Balancing Work and Family: Perspectives of Australian Dual-Earner Parents
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In contemporary Australian workplaces there now exists many employed parents who are endeavouring to balance participation between the two central life domains of work and family. For parents living in dual-earner families, simultaneously occupying work and family roles can be difficult and has been associated with outcomes such as physical and psychological health problems and organisational behaviour deficits. In contrast, parents satisfied with their combination of work and family roles have shown positive organisational attitudes and increased psychological health. The purpose of this research was to investigate the work and family role accumulation experiences of parents living in dual-earner couple relationships, and to explore the strategies and processes used by these parents to combine their work and family roles. This research was conducted using a two-phase cross-sectional methodology, incorporating qualitative and quantitative data collection and analysis methods. In the first instance, 32 mothers and fathers from intact dual-earner couples employed in lower-level or blue-collar jobs were interviewed at length regarding their work and family role accumulation experiences. The perceptions offered by these parents illustrated the difficulties and tensions they encountered in combining their roles as well as the rewards and benefits they associated with their lifestyle choice. In finding that dual-earner parents perceived both conflict and enhancement to be associated with work and family role accumulation, these results appeared to be paradoxically explained by the two competing theories of role occupancy, the role scarcity (Goode, 1960) and role expansion hypotheses (Sieber, 1974). However, further scrutiny of the data revealed that the role scarcity and role expansion hypotheses alone were not sufficient for explaining the choices that parents made about how they distributed their time and commitment between their dual-domain responsibilities. The parents' interviews contained numerous descriptions of behaviours and thoughts that represented female care provision and male income provision. Accordingly, it was interpreted that the linkages that these dual-earner parents made between their work and family roles were entrenched within traditional gender role identities and values. This signified that these parents either valued and identified with traditional gender parental roles, or were at least willing to recognise and conform to customary gender parental role behaviour, adjusting their participation and commitment to each primary life domain accordingly. The implication of this finding was that role identity value and commitment was an underlying concept linking the conflict and enhancement outcomes. Drawing upon this grounded theoretical direction, a quantitative questionnaire was distributed to parents employed in a range of occupations. The responses from 286 dual-earner parents to measures of work and parental role identity, and their perception of work and family role occupancy demands (time and stressors), were cluster analysed. The analysis recovered a stable three-cluster typology, suggesting that dual-earner parents are not a homogeneous category of people and that different groups of parents construct their occupancy of work and family roles in substantially different ways. The parents clustered into the first group (compromisers) appeared to have reached a somewhat compromised balance between their dominant parental role identity and the demands associated with their occupation of work and family roles, reporting a moderate amount of work/family conflict and enhancement. In contrast, the parents in the second cluster group (jugglers) were described as finding it difficult to adequately balance high work and family demands and a dominant work role identity, reporting high conflict and low enhancement outcomes. The parents in the third cluster group (accommodators) were described as having achieved an accommodated balance between the meaning they derived from their work and family roles and the demands of their work and family roles, reporting significantly stronger levels of work/family enhancement and lower levels of work/family conflict in comparison with the parents in the other two groups. Further analysis of the similarities and differences between the parents in the three cluster groups revealed that significant differences occurred by group on the dependent variable systems of family environment, work and family affect, workplace and personal resources, and work and family social support. The parents clustered into the compromisers and accommodators groups, who appeared to have reached congruency between their salient role identity and role occupancy demands, demonstrated significantly stronger levels of family cohesion, higher levels of family and childcare satisfaction, and lower rates of emotional exhaustion in comparison with the parents in the jugglers group. These parents also reported access to a larger social support network, the perception of greater levels of social support, and were more satisfied with their social support network in comparison with the parents in the jugglers group. It is suggested that these findings offer support for the proposition by Kofodimos (1993) that employed parents can achieve a balanced work/family lifestyle by devoting an appropriate amount of time and energy into their work and family roles to compliment their individual needs and values. In summary, the results of this research suggest that it is fundamental for future conceptual models of 'work and family' to incorporate the measurement of an individual's personal role identity and value as well as the distributional dimension of role accumulation demands. This thesis has thus contributed to the theoretical development of work and family role accumulation research, provided an insight into coping strategies and support processes used by dual-earner parents to balance their dual-domain responsibilities, and extended the demographic and occupational scope of the work and family literature.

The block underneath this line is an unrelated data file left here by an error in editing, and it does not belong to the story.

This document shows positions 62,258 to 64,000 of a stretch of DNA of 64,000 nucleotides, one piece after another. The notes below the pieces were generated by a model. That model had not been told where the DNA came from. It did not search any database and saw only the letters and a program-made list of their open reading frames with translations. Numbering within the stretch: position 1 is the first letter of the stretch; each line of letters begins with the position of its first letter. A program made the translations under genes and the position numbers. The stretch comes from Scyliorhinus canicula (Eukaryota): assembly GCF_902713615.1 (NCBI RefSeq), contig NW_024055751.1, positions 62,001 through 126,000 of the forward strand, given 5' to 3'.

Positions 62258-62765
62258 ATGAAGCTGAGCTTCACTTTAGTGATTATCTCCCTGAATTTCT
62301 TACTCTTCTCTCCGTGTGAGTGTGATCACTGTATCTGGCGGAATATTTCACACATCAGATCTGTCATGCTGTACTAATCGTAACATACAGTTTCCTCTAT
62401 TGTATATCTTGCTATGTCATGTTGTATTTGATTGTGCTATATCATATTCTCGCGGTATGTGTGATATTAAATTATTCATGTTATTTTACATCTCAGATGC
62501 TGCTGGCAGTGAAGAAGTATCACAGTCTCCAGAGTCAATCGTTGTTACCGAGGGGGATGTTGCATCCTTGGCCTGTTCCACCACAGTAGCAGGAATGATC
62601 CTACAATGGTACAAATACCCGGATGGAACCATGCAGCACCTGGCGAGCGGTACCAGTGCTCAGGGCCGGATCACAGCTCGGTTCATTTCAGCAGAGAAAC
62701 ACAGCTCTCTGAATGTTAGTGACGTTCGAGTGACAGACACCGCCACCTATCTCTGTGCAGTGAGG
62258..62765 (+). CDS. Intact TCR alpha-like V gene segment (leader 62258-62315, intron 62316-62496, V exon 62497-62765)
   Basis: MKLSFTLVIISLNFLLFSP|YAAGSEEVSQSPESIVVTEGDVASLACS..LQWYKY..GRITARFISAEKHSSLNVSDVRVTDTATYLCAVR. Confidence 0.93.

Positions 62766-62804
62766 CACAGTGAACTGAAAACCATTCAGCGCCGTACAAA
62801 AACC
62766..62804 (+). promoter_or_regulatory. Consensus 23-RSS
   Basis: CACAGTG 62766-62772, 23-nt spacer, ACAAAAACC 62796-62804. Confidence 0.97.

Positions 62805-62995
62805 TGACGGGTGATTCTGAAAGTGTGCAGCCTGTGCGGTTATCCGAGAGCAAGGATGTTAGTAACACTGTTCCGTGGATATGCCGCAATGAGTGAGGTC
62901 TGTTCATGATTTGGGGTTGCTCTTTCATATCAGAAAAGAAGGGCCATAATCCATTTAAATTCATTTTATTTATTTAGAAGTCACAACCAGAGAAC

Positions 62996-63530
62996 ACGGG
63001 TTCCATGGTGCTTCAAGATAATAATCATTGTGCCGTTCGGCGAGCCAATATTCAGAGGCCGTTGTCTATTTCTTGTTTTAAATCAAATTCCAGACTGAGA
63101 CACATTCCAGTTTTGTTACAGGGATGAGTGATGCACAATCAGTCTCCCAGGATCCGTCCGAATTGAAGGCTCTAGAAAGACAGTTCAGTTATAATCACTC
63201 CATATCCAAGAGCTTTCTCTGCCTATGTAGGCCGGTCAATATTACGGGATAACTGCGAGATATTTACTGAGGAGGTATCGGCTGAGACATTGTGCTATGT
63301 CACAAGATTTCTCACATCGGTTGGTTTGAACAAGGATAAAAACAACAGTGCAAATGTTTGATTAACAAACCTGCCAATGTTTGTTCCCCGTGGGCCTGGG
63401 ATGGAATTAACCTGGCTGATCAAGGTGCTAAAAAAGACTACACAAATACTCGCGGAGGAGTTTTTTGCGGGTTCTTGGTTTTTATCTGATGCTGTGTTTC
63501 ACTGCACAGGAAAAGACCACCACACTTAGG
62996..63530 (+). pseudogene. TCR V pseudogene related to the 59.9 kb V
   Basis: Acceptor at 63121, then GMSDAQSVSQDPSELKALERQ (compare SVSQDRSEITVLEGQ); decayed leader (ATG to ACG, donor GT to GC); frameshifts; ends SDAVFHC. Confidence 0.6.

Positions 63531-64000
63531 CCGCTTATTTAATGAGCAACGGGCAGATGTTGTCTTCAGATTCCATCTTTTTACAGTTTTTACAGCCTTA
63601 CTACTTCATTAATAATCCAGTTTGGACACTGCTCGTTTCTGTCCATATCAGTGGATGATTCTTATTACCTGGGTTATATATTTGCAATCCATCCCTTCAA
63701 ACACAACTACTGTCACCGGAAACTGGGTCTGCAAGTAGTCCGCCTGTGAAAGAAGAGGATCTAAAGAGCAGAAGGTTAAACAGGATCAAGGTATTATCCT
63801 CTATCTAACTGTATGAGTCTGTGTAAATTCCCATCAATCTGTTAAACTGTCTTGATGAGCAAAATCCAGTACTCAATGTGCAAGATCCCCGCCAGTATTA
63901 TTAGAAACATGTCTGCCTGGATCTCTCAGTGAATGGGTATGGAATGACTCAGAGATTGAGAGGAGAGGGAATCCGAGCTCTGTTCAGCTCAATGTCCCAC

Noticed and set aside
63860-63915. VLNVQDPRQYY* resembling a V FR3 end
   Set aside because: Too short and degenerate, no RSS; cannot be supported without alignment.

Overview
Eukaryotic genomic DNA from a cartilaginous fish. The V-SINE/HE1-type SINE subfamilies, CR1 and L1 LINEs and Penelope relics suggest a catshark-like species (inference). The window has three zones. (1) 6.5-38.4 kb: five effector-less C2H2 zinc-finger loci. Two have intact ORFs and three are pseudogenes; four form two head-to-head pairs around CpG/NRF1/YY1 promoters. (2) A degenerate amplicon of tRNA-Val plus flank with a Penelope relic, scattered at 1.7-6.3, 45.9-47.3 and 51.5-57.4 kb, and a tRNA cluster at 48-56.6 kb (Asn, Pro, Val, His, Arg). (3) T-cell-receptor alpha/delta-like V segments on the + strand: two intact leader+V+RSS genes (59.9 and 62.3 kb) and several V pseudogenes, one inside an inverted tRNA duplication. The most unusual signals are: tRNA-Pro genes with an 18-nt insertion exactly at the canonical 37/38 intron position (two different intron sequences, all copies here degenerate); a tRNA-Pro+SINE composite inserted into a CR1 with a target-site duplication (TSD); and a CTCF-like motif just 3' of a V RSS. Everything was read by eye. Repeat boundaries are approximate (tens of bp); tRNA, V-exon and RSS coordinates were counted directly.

Thesis (PhD Doctorate)
Doctor of Philosophy (PhD)
School of Applied Psychology (Health)